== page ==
I have a sweet tooth.  A serious, serious sweet tooth.

As a kid, my mom managed the sugary contents of our house with an iron fist; that is to say there weren’t really any sugary contents in our house.  Well, there was sugar, and I am ashamed to admit that more than once I snuck spoonfuls of the powdered sugar from the baking pantry and grabbed furtive handfuls of the Cinnamon Red Hots my mom kept as a secret ingredient for her holiday-time hot punch.

The first time I spent the night at a friend’s house, I opened her freezer to discover pints and pints of ice cream.  Just SITTING there.  Available for eating…whenever she wanted.  Staggering.

To be fair, my mom had good reasons to be strict about sugar.  My father developed typed-II diabetes when I was a little kid, and she was determined not to let genetics win with me.  But the truth is, much like a teetotaler’s kid, I went a little bit nuts with sugar when I achieved the freedom of adulthood.  My freshman 15 had nothing to do with beer and everything to do with Chef Roger, who took over my residential college’s kitchen and had a real way with pastry.

Those who know me know the affairs I’ve had with various kinds of ridiculous sugar products: Smarties, Bottlecaps, Laffy Taffy (but only the grape & strawberry flavors).  Chocolate isn’t safe around me, either.  I could SO have been one of those Willy Wonka kids.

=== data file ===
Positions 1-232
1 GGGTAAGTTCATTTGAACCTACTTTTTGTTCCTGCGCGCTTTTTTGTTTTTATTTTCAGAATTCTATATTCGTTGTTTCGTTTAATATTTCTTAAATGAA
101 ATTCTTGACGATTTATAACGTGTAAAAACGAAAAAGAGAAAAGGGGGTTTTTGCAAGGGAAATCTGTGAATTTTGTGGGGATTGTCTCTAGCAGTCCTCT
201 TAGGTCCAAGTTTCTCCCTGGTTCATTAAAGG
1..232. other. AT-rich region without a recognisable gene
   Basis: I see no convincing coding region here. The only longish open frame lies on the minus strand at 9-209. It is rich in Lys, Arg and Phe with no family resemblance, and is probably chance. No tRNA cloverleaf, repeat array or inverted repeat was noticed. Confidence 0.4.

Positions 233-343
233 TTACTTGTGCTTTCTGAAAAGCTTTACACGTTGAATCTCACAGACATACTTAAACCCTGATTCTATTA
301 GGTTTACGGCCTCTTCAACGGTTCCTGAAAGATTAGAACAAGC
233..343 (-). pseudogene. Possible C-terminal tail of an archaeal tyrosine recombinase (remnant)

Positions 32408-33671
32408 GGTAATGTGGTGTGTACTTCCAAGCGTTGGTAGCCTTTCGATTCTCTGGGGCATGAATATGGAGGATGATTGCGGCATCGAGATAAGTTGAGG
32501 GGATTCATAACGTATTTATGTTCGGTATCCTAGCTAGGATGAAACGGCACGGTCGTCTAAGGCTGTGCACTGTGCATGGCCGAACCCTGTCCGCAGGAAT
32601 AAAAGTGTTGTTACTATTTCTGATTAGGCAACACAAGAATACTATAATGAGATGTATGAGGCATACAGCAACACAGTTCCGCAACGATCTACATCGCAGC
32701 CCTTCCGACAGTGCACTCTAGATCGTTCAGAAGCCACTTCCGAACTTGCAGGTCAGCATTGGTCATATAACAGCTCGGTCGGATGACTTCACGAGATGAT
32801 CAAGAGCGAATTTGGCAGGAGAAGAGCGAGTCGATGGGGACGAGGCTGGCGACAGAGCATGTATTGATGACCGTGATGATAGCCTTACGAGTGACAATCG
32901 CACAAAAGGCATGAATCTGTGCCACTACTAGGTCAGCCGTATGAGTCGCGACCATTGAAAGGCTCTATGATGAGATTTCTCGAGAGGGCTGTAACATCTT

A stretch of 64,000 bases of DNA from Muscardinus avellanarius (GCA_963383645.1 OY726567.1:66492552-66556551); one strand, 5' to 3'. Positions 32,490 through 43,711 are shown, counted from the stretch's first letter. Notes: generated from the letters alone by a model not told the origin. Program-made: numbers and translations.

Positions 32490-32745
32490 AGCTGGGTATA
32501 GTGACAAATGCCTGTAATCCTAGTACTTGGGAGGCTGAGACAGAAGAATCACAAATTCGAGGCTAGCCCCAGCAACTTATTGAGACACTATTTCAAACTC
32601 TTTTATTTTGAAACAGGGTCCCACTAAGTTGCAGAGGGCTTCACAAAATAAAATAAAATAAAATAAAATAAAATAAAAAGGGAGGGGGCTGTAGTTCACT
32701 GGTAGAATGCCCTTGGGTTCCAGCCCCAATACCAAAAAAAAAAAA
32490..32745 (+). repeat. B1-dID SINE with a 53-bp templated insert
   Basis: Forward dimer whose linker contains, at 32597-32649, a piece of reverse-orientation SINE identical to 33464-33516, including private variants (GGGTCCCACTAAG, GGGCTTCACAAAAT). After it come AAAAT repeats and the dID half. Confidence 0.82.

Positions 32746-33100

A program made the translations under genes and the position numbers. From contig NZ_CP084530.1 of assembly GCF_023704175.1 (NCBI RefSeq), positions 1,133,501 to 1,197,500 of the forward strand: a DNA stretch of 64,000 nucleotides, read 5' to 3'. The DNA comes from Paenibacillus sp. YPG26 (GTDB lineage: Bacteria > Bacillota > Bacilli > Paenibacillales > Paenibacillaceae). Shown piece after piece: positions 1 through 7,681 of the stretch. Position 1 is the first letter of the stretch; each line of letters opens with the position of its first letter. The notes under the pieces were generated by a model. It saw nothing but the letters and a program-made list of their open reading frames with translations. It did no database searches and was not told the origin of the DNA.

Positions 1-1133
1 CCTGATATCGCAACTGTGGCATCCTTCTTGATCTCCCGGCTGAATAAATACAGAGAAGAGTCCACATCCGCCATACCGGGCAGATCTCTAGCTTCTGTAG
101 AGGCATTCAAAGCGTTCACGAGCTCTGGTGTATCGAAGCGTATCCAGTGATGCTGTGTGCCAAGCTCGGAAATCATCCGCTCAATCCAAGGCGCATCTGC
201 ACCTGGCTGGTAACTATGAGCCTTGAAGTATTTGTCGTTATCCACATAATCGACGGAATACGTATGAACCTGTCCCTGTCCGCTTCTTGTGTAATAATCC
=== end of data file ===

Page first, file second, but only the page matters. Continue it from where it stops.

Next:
In the last few years, though, I’ve worked to consciously change my tastes.  No more movie-theater-sized boxes of candy or cartons of Ben & Jerry’s for me.  Smaller spoonfuls of sugar in my tea, sometimes no sugar at all.  It’s amazing how I’ve been able to retrain my palate to the point where I can appreciate desserts and flavors I would have previously overlooked.

As a kid, kheer never appealed to me—not nearly sweet enough, of course.  But now, I love the subtlety of the cardamom and rosewater, tinged with just a bit of sweetness and finished with the salty texture from the nuts.

So I’m proud to say that my tastes have become a bit more sophisticated, though I have been known to buy a small bag Laffy Taffy at Walgreen’s every now and then…just don’t tell my mom!